Rachel Gilbert celebrated as Laconia's oldest resident

LACONIA — ''What kind of a cane is this?'' asked 102-year-old Rachel Gilbert, after she was presented with the Laconia Centennial Cane in a ceremony at the Belknap County Nursing Home Tuesday afternoon.
Ann Dearborn Kaligian, who presented the cane, explained that it was a Centennial Cane, originally from the Dearborn family which her late husband, Bob, had first presented to Madeline Whalen, at that time the city's oldest resident, during the city's 1993 Centennial celebration.
"I never thought I'd require a cane,'' said Gilbert, who said that yesterday's ceremony ''was something I never expected.''
Kaligian recalled that Gilbert's husband, Eugene, built a ranch style house for her and her husband in Laconia in 1962 which cost them $16,000.
''He built a lot and I was the bookkeeper,'' said Gilbert, who despite her age still has vivid memories of growing up on Winter Street in Laconia as one of 11 children in the Frank Morin family. Her grandfather, J.P. Morin, owned the Belknap Mill.
Gilbert says that for two years when she was a teenager she took the train every day from Laconia to Concord, where she attended Concord Business School, earning a degree in business in 1929.
''I really appreciated that diploma. I still have it on the wall of my room here at the County Home,'' she says. ''It was a different time. But we had a lot of fun as a family.''
Her daughters Marie Anne Mills of Laconia and Helen Nickel of Gilford and son Paul Gilbert of Ellington, Conn., attended the ceremony, along with many members of both the Morin and Gilbert families.
''Dad was one a family of 16,'' said Nickel, who says that her parents were ''awesome people. There wasn't anything we didn't have. They provided a good education for all of us and were all that you could ask parents to be.''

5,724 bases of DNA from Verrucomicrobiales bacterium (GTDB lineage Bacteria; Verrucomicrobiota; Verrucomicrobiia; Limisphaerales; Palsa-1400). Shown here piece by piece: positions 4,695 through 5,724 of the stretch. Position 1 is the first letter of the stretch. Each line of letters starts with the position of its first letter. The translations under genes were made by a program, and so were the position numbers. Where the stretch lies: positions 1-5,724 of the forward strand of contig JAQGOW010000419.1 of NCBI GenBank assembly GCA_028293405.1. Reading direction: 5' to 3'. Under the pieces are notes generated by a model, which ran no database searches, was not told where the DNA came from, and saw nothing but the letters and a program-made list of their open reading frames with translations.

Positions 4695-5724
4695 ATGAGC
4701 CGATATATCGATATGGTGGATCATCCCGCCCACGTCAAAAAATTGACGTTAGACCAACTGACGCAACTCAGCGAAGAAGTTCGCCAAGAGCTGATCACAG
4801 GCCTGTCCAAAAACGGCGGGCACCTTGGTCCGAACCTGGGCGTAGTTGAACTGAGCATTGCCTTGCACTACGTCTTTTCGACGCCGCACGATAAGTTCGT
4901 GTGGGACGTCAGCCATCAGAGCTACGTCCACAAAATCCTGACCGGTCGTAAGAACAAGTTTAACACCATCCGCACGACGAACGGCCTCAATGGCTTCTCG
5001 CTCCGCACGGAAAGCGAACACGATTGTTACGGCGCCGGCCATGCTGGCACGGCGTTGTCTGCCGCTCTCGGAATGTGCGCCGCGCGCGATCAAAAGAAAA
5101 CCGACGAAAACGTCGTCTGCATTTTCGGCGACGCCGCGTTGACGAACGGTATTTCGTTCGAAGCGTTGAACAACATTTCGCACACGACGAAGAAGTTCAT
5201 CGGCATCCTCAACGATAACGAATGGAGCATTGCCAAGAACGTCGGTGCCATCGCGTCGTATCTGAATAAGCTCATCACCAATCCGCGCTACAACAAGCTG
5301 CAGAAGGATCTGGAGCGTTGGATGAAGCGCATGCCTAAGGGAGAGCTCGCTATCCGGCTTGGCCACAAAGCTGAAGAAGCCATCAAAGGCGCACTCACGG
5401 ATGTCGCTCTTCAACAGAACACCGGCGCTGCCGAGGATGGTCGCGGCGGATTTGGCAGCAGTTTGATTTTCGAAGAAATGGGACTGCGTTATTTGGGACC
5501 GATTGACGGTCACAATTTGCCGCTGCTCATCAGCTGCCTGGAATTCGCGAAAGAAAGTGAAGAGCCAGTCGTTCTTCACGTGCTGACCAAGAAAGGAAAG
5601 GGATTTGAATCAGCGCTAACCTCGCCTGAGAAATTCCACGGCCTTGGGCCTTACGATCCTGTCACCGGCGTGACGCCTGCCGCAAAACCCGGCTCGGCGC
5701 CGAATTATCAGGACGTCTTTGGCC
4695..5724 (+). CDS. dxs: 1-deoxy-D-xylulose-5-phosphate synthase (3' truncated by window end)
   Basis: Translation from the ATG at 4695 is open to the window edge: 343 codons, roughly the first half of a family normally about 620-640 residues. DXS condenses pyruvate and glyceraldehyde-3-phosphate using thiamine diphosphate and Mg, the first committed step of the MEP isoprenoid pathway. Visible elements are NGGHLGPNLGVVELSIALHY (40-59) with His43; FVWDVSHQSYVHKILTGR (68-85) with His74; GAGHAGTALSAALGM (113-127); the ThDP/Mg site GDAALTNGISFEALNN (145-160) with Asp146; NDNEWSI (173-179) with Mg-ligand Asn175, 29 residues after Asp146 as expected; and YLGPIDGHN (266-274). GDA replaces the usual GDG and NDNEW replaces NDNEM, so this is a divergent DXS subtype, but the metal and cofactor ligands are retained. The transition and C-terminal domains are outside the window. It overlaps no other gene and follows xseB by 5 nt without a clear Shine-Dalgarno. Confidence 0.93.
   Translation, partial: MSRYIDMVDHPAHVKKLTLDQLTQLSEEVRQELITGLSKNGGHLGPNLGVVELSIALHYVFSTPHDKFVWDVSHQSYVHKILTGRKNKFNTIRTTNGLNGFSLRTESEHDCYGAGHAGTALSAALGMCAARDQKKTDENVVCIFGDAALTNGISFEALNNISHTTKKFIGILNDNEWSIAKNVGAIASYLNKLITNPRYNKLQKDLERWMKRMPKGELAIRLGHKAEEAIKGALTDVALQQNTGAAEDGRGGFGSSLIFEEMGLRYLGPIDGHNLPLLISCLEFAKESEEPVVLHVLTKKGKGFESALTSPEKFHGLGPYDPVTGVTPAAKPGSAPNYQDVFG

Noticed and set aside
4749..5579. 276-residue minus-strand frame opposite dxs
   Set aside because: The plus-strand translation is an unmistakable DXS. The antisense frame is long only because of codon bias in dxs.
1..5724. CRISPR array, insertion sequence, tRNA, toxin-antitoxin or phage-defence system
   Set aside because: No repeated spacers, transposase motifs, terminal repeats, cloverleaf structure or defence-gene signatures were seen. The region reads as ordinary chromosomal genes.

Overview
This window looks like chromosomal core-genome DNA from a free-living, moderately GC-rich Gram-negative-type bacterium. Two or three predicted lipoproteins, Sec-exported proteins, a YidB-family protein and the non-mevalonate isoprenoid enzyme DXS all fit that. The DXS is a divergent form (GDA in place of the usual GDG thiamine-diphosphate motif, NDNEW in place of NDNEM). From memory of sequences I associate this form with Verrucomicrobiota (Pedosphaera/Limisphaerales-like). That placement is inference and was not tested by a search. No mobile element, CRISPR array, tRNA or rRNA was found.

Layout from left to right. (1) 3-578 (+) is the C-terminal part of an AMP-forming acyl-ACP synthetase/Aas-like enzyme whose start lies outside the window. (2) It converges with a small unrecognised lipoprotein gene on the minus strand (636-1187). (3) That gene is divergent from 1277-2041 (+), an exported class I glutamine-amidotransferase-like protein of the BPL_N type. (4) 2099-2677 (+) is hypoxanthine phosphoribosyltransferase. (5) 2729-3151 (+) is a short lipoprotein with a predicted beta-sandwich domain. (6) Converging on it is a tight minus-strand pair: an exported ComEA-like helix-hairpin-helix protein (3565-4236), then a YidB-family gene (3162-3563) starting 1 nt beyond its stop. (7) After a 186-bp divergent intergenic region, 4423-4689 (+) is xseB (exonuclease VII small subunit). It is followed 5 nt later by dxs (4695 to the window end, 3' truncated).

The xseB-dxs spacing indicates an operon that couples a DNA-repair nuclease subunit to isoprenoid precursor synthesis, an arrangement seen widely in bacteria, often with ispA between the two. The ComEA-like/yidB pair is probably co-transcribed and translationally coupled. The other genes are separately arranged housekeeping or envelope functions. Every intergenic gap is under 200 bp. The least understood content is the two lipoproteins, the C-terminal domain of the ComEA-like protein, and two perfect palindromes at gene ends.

Mills says that her mother was especially proud of her Concord Business College degree. ''She earned it in a time in which not many women went to college.
Gilbert is only the third person to receive the Centennial Cane. Bob Dearborn, who had started the tradition, died in 1996 and it wasn't until April of 2007 that the cane, which had been donated to the Laconia Historical & Museum Society, was rediscovered.
Last year it was presented to 101-year-old Doris Barnes, who was just a few months older than Gilbert. Barnes died in April.
Historical & Museum Society Director Brenda Polidoro presented Gilbert with a proclamation signed by the society's president Ernie Bolduc which reiterated the society's intent to carry on the tradition introduced by the Dearborns.
On an annual basis, the Society's Centennial Cane Committee will search to identify the eldest member in the Laconia community and present the cane to them during the month of July. Although the Centennial Cane will be part of the presentation ceremony, the cane will actually be kept on display at the Laconia Public Library, where the Laconia Historical and Museum Society's office is located.